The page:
And movies with comic relief were popular. Claudette Colbert in It Happened One Night. Katharine Hepburn in Bringing up Baby and Holiday. Rosalind Russell in His Girl Friday. Irene Dunne in The Awful Truth. In these and other comedies, women were somewhat wacky, but with brains of their own.

There were many strong women played by Jean Harlow, Joan Crawford, Bette Davis and other talented actresses throughout the 1930s. The moral code clamped down and attempted to conceal what simmered under the surface, but could not stop Hollywood from expressing human nature. The Code was in effect for thirty years.

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Bette Davis, Katharine Hepburn, Claudette Colbert, Greta Garbo, Jean Harlow, Marlene Dietrich, Mae West and Ginger Rogers.

Thanks for stopping by.

 

 

 

 

 

 


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Lesbians 1930s

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No surprise. Not much to report from the 1930s on women with emotional and sexual attraction to other women.

The “liberated” young college women of the 1930s wore makeup. Some drank alcohol in mixed company. Smoking was no longer disgraceful and now considered sexy. Many young women went to college to husband hunt with education as a secondary goal.

Changes in sexual mores had been underway since the 1920s. By the 1930s on college campuses a dramatic change in attitude had occurred. A 1938 study of over one thousand college students uncovered new standards of permissible behavior—premarital sex with a fiancé and a clear commitment to marriage, justified the intimacy. The shift in attitudes did nothing help lesbians. The word wasn’t even widely used until much later.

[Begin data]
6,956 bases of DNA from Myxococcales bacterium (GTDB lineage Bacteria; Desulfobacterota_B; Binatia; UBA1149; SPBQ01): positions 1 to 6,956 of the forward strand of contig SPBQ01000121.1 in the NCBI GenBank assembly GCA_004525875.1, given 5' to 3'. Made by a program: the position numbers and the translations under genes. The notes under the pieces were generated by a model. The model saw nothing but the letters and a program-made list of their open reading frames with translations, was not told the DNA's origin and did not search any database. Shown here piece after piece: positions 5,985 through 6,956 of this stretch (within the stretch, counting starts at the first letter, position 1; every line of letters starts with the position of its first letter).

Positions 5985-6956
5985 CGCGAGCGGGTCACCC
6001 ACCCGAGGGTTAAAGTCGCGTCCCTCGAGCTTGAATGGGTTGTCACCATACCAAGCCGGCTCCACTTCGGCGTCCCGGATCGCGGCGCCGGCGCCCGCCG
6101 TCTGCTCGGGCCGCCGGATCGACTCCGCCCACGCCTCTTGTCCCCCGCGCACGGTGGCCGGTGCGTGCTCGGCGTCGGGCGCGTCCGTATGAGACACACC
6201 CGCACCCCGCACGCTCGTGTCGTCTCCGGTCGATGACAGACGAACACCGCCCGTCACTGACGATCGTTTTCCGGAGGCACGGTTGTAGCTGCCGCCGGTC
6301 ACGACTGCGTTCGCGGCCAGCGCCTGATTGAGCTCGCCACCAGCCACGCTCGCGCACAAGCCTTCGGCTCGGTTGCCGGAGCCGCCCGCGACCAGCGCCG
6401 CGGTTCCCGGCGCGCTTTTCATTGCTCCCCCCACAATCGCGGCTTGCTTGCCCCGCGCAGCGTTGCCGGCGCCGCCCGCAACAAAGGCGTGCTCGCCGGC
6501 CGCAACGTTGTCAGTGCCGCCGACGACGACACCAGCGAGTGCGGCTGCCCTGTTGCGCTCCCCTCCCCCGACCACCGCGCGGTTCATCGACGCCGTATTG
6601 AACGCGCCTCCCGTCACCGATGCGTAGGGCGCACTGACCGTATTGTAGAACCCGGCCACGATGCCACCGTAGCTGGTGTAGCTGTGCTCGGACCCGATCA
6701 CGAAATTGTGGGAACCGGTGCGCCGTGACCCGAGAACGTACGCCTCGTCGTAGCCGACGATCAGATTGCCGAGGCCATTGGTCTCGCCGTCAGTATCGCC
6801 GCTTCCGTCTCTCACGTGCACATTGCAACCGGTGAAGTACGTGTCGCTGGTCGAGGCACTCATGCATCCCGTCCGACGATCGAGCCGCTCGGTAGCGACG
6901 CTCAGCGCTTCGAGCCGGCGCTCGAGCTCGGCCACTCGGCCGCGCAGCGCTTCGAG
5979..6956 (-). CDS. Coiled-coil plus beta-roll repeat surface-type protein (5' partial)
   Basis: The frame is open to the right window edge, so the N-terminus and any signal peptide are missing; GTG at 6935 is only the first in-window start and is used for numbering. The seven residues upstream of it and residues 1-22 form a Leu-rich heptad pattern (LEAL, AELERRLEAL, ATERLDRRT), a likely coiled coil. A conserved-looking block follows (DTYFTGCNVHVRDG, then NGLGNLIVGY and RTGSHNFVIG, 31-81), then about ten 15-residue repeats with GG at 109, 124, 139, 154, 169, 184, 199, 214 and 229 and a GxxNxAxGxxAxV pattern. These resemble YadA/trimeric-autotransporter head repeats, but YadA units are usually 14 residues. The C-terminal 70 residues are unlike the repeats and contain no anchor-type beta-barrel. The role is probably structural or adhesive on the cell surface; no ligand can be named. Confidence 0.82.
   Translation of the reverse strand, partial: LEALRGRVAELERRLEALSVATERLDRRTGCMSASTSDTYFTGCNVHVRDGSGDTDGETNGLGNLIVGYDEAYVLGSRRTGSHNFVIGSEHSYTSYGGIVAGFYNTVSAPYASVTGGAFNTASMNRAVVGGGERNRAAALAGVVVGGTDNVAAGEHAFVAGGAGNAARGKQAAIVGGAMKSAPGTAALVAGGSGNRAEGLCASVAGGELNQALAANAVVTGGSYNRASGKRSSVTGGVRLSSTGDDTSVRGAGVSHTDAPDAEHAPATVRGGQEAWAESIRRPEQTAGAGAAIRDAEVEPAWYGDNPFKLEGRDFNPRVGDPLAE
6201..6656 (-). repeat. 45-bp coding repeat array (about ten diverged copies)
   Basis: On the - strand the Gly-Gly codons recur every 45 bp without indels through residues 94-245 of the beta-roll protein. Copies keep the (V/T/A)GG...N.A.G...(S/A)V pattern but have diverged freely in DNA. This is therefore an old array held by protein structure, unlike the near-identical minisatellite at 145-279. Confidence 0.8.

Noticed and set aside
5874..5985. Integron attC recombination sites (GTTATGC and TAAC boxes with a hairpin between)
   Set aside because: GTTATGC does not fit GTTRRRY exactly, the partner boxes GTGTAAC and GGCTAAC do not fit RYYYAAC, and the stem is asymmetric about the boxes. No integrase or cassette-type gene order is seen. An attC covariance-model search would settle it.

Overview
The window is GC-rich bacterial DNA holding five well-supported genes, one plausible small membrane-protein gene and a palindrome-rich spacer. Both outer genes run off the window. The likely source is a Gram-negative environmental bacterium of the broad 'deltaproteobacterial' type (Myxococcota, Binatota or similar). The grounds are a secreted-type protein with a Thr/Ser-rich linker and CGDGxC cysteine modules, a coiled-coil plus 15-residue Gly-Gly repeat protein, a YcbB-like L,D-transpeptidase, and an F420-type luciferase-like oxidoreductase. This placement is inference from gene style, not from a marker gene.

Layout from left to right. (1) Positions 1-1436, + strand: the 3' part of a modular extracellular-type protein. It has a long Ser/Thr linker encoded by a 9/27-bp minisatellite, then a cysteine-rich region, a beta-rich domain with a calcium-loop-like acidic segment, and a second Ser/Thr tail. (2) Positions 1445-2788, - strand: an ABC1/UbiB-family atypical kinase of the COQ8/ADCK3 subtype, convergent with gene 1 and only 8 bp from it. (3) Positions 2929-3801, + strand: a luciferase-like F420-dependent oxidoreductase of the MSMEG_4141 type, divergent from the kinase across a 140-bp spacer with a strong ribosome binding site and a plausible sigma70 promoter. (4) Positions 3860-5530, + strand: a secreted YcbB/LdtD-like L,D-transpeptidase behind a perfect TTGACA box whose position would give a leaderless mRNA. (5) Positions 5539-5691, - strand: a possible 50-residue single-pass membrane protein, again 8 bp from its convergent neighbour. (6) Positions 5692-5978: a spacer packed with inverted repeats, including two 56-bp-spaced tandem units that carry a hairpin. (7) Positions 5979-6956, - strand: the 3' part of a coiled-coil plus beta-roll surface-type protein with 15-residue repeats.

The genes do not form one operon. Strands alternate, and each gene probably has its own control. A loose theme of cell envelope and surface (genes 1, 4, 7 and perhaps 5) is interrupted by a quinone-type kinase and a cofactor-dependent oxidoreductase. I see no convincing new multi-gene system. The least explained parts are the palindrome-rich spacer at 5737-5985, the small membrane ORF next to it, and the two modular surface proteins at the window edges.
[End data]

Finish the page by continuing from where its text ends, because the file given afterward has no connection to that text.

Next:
Lesbians have been ignored, persecuted and labeled as deviant. It wasn’t until the 1960s and 1970s that limited acceptance was gained in the U.S. Then in 1997, Ellen DeGeneres came out on national television. Almost twenty years ago, but still lots of relevance.

 

And here is a link to a list of books BuzzFeed:

http://www.buzzfeed.com/skarlan/15-books-every-young-gay-woman-should-read#.ruNzPGgxX

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Thanks for stopping by.


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Just for Fun

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The Depression years were grim, but people still found ways to have fun.

Radio provided free entertainment in the home. The sound effects stimulated imaginations and listening was like being there. The child in the behind the scenes look at sound effects in the radio sees the action he is hearing as he listens to a Western broadcast. Check out the video:

http://www.oldradioworld.com/Back_of_the_Mike.php

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Radio provided something for everyone ~ Comedy, Drama, Mystery, SciFi, Westerns, Detective stories and News programs.

Eleanor Roosevelt addressed the nation before the President did  on her weekly radio show, December 7, 1941. She spoke to the nation and specifically to the women  ~ women who had been inspired by her throughout the 1930s.

 

Movies allowed a glimpse into other worlds.

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The glamorous stars ~ Bette Davis, Lauren Bacall, Greta Garbo, Fred Astaire and Ginger Rogers, Judy Garland, Humphry Bogart, Clark Gable to just name a few ~ for a short time could erase the reality of lost jobs, drudgery and childcare.

Theatre giveaways lured women out of the home to the movies. Ladies night featured lower rates for women. There was Dish Night when, with frequent trips to the movie theatre, a woman could accumulate complete sets  of dishes and glassware. Check your attic. Depression glass is valuable today.